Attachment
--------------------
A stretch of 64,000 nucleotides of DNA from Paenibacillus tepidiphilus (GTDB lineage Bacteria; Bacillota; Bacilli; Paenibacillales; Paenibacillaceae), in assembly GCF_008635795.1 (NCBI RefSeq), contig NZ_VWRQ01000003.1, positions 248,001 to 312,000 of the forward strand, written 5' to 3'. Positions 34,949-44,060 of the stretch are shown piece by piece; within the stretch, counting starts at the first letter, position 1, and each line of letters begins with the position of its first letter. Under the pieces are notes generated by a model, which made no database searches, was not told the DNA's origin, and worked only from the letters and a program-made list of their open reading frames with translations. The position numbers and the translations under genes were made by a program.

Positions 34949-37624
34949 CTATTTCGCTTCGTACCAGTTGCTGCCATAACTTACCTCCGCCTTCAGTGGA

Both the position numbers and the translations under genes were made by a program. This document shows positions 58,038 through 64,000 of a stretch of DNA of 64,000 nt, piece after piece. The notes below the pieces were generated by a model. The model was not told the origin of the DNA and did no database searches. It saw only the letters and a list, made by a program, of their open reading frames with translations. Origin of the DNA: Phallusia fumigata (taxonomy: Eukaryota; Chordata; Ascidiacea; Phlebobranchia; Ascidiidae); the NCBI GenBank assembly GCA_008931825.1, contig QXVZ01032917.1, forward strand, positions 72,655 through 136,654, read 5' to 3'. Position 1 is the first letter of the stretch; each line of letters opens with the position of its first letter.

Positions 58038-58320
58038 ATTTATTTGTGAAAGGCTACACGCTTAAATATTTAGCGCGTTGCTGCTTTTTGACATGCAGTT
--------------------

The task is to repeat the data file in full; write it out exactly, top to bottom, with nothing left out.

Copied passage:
A stretch of 64,000 nucleotides of DNA from Paenibacillus tepidiphilus (GTDB lineage Bacteria; Bacillota; Bacilli; Paenibacillales; Paenibacillaceae), in assembly GCF_008635795.1 (NCBI RefSeq), contig NZ_VWRQ01000003.1, positions 248,001 to 312,000 of the forward strand, written 5' to 3'. Positions 34,949-44,060 of the stretch are shown piece by piece; within the stretch, counting starts at the first letter, position 1, and each line of letters begins with the position of its first letter. Under the pieces are notes generated by a model, which made no database searches, was not told the DNA's origin, and worked only from the letters and a program-made list of their open reading frames with translations. The position numbers and the translations under genes were made by a program.

Positions 34949-37624
34949 CTATTTCGCTTCGTACCAGTTGCTGCCATAACTTACCTCCGCCTTCAGTGGA

Both the position numbers and the translations under genes were made by a program. This document shows positions 58,038 through 64,000 of a stretch of DNA of 64,000 nt, piece after piece. The notes below the pieces were generated by a model. The model was not told the origin of the DNA and did no database searches. It saw only the letters and a list, made by a program, of their open reading frames with translations. Origin of the DNA: Phallusia fumigata (taxonomy: Eukaryota; Chordata; Ascidiacea; Phlebobranchia; Ascidiidae); the NCBI GenBank assembly GCA_008931825.1, contig QXVZ01032917.1, forward strand, positions 72,655 through 136,654, read 5' to 3'. Position 1 is the first letter of the stretch; each line of letters opens with the position of its first letter.

Positions 58038-58320
58038 ATTTATTTGTGAAAGGCTACACGCTTAAATATTTAGCGCGTTGCTGCTTTTTGACATGCAGTT